What is that cough?

By Jennifer Shaer, MD

It seems like kids cough all winter long. When is it time to worry about the cough? When can you treat it at home and when should you go to the doctor?

There are many causes of cough in children. Most commonly, a cough is caused by a viral upper respiratory infection. However, coughs can also be caused by asthma, pneumonia, croup, bronchiolitis, whooping cough, sinusitis, allergies, reflux and even an inhaled foreign body. Here are some tips to help you figure out what your child’s cough is from, how to treat it and when to get help.

1. Viral upper respiratory infection:

This is the common cold. A cough from a cold will typically last two weeks. There is usually fever for the first few days of a cold. There is commonly some productive phlegm toward the end of a cold. Antibiotics do not help viral illnesses so it is best to let this type of cough run its course. Usually there is fever with a viral upper respiratory infection for the first few days. However, you should visit the doctor if the fever lasts more than a few days. You should also see the doctor if the cough lasts more than ten to fourteen days or the fever comes back after having stopped. These could be signs of sinusitis or pneumonia.

2. Sinusitis:

Sinusitis can develop in children after a cold goes on for more than two weeks. Children do not develop sinusitis after just a few days of a viral upper respiratory infection. Yellow or green discharge from the nose does not always mean you have a sinus infection. In general, it is a good idea to take care of a cold at home. However, if after two weeks the cold does not improve, the cough is worsening or fever develops then you should see the doctor.

3. Pneumonia:

Pneumonia in children is often viral and gets better by itself. However, there is a very specific time to think about a bacterial pneumonia. Viral infections can cause a fever during the first few days of the common cold. A cough from a cold can last for two weeks but the fever should not return. If your child’s fever returns later in the course of a cold, then you should visit the doctor to check for pneumonia. Bacterial pneumonia is treated with antibiotics.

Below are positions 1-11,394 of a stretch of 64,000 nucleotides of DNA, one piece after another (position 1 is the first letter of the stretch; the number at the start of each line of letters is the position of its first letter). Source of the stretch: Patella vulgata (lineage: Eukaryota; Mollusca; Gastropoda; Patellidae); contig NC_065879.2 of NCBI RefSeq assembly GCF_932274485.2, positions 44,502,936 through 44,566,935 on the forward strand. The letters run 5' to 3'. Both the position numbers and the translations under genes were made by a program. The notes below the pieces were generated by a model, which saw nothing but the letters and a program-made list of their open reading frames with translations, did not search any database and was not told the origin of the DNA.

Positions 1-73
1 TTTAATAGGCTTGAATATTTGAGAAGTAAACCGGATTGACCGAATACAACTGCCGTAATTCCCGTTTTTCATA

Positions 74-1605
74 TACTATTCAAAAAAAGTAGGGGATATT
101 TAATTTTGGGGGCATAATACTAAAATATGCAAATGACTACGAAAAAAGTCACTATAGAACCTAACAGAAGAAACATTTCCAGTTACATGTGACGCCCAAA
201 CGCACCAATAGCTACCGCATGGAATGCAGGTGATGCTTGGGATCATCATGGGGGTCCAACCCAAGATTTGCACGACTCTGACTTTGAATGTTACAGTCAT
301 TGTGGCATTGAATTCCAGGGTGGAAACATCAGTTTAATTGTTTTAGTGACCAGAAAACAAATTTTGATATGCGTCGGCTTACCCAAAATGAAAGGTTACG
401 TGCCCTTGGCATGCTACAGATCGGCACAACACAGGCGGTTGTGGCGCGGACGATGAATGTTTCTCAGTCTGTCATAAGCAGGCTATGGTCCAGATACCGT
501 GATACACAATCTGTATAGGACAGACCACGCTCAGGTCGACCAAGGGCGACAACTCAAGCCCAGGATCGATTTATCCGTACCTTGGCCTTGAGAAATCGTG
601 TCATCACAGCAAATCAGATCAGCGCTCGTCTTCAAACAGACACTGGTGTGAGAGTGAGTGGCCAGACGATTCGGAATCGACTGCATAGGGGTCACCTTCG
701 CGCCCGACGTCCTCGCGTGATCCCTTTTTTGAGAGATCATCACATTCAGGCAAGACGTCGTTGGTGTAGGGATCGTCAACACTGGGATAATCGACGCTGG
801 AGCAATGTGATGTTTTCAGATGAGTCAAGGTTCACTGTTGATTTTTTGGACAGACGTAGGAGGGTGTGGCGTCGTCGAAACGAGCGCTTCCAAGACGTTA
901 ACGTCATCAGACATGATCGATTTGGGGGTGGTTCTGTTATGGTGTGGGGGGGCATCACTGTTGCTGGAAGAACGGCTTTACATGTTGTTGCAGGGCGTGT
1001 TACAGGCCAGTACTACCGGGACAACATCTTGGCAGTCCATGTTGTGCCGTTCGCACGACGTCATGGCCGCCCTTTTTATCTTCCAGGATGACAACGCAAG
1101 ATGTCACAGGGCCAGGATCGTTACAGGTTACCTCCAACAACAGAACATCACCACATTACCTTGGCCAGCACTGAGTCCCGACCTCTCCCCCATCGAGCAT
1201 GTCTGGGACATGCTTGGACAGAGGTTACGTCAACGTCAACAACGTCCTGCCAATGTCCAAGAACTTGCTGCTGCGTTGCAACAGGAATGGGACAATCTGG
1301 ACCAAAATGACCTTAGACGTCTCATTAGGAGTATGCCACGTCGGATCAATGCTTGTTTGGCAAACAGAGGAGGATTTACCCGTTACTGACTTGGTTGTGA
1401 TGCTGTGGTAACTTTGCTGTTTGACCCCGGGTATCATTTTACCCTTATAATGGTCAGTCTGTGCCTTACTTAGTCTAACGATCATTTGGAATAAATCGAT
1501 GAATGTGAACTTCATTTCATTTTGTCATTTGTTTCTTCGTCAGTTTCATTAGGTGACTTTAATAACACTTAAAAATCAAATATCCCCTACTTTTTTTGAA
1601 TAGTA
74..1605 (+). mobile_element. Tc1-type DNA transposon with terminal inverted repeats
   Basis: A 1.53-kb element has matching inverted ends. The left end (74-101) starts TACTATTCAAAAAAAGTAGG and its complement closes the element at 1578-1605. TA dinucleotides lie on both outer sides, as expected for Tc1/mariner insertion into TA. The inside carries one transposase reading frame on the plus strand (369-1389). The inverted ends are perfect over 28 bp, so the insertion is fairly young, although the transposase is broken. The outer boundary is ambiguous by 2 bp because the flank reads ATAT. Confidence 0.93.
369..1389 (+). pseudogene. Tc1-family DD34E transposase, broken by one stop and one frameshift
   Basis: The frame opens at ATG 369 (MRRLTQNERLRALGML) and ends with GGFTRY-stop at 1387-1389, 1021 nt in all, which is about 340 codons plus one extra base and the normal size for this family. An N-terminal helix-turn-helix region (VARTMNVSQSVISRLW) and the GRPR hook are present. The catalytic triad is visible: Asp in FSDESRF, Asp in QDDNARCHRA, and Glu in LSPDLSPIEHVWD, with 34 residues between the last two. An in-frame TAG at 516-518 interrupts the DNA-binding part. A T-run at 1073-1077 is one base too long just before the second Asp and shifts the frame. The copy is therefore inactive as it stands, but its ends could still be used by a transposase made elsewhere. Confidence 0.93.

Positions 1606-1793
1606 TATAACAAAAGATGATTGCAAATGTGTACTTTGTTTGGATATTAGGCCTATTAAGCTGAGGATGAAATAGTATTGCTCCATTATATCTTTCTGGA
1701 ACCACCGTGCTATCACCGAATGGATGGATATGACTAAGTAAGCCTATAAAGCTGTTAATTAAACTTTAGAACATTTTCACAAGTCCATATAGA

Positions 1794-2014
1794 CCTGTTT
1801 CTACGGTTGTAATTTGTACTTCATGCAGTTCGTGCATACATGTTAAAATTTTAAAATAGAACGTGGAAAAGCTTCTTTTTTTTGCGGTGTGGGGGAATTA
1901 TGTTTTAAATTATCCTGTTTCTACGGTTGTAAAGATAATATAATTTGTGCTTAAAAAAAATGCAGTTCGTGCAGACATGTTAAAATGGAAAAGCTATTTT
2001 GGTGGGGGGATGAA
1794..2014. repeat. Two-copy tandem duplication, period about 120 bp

4. Whooping cough (pertussis):

Recently there has been a resurgence of pertussis. Pertussis starts off just like the common cold. However, instead of getting better, the cough gets worse. Children with pertussis will cough many times in a row. They will often lose their breath and take a big “whoop” breath at the end of a series of coughs. The cough from pertussis can cause children to vomit or faint. Babies with pertussis will sometimes stop breathing and turn blue. The cough can last for months and while antibiotics will help stop the spread of disease to others, it does not improve the cough. Pertussis is extremely dangerous to babies and is preventable by vaccine. It is important to make sure that your baby gets all his pertussis vaccines. In addition, we now give teenagers and adults a pertussis vaccine. Adults and children should all be vaccinated for this disease.

5. Asthma:

The cough from asthma is usually not associated with a fever. Kids with asthma cough more with exercise and at night. Asthma is usually triggered by a cold so children who have a history of wheezing should always see the doctor when they are sick and coughing. The cough from asthma can be minimized by close medical attention.

6. Bronchiolitis:

Bronchiolitis occurs when a viral upper respiratory infection moves into your baby’s chest and causes wheezing. Signs that your baby’s cold might be bronchiolitis include trouble nursing or taking a bottle, heavy or fast breathing and a wet sounding cough. In general, babies with a cough should see the doctor.

7. Croup:

The cough from croup sounds like a barking seal. Croup is caused by a virus that attacks the larynx or vocal cords. In older children the only symptoms will be a harsh sounding cough and a horse voice or laryngitis. In babies, the virus can cause more severe swelling and difficulty breathing or stridor. Babies with croup should see the doctor. The treatment is supportive with mist and sometimes steroids.

8. Foreign bodies:

Toddlers are known for putting things in their mouths. Sometimes a toddler will inhale a foreign object or even a piece of food and it will get stuck in the airway. This can cause unexplained cough in a toddler. Sometimes wheezing or pneumonia can develop. Your doctor can help determine if this has occurred by a careful exam and sometimes a chest xray.

9. Allergies:

The cough related to allergies is usually associated with other allergy symptoms, itchiness, sneezing and congestion. There is no fever with an allergic cough. There are many good medicines available to treat an allergic cough. Some are over the counter and others are prescription. It’s a good idea to see your doctor to evaluate this.

10. Reflux:

Babies and children with reflux can have cough as the main symptom. In fact, reflux can even cause wheezing. Your doctor will help you determine if your child has reflux.

As you can see, children cough for many reasons. Keep in mind that children typically get six colds a year. This is why it seems like your child is always coughing. Cough medicines have not been proven safe or effective for children. It is important to determine the cause of the cough and treat the cause.

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